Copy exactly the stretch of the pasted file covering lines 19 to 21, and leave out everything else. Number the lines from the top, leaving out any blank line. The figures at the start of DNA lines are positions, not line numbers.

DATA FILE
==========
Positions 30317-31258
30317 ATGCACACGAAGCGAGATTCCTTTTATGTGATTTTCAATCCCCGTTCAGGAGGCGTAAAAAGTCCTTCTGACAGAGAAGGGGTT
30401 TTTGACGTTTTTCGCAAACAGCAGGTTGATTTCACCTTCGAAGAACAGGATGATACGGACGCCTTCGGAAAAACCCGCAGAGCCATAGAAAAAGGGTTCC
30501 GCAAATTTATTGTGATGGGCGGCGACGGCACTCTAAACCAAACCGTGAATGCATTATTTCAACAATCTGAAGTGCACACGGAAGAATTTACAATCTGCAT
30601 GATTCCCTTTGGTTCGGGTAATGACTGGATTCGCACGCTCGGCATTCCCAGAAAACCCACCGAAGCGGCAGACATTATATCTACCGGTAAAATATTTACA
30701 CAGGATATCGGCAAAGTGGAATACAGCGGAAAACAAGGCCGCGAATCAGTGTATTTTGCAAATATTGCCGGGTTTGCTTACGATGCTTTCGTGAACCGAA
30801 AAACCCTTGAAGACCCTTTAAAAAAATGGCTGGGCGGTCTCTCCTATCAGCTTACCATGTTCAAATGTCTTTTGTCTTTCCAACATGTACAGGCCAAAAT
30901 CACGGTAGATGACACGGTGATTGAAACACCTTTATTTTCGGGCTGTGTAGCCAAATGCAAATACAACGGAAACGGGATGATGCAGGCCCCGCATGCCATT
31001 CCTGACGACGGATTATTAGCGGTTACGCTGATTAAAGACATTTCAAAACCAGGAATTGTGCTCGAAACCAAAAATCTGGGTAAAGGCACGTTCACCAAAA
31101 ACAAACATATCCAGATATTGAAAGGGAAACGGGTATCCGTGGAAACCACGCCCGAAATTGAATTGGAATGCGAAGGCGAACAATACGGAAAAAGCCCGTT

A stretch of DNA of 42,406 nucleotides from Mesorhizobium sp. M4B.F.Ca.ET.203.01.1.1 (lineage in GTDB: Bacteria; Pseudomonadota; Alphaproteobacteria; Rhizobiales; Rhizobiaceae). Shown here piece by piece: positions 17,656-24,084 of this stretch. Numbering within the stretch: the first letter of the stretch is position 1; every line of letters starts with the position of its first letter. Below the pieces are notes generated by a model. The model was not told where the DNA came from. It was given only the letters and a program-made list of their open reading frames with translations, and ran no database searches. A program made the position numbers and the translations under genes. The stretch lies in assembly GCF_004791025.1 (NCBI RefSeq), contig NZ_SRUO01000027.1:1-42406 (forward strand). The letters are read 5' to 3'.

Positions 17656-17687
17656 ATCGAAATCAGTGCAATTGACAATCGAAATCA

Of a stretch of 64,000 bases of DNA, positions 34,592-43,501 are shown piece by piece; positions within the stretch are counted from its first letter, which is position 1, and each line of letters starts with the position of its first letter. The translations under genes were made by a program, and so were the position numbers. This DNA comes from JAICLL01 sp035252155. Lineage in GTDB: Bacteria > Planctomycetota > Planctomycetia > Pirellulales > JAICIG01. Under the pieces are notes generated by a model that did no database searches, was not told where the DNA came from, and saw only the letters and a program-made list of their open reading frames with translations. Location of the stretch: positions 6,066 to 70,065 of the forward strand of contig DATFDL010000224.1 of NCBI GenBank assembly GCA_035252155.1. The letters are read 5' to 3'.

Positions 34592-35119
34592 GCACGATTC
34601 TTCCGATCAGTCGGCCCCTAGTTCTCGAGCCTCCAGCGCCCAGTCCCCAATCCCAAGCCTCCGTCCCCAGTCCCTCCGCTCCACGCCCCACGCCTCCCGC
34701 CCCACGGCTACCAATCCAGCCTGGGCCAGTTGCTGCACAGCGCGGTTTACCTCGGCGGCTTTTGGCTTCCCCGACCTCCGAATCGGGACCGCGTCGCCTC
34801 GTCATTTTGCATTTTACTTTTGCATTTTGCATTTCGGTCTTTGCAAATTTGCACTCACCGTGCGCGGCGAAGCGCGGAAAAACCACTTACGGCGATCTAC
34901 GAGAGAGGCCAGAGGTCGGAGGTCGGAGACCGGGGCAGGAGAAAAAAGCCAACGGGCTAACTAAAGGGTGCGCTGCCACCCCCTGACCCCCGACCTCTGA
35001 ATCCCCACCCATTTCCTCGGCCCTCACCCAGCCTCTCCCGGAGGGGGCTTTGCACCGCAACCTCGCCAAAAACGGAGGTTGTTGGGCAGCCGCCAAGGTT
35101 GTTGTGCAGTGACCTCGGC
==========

34801 GTCATTTTGCATTTTACTTTTGCATTTTGCATTTCGGTCTTTGCAAATTTGCACTCACCGTGCGCGGCGAAGCGCGGAAAAACCACTTACGGCGATCTAC
34901 GAGAGAGGCCAGAGGTCGGAGGTCGGAGACCGGGGCAGGAGAAAAAAGCCAACGGGCTAACTAAAGGGTGCGCTGCCACCCCCTGACCCCCGACCTCTGA
35001 ATCCCCACCCATTTCCTCGGCCCTCACCCAGCCTCTCCCGGAGGGGGCTTTGCACCGCAACCTCGCCAAAAACGGAGGTTGTTGGGCAGCCGCCAAGGTT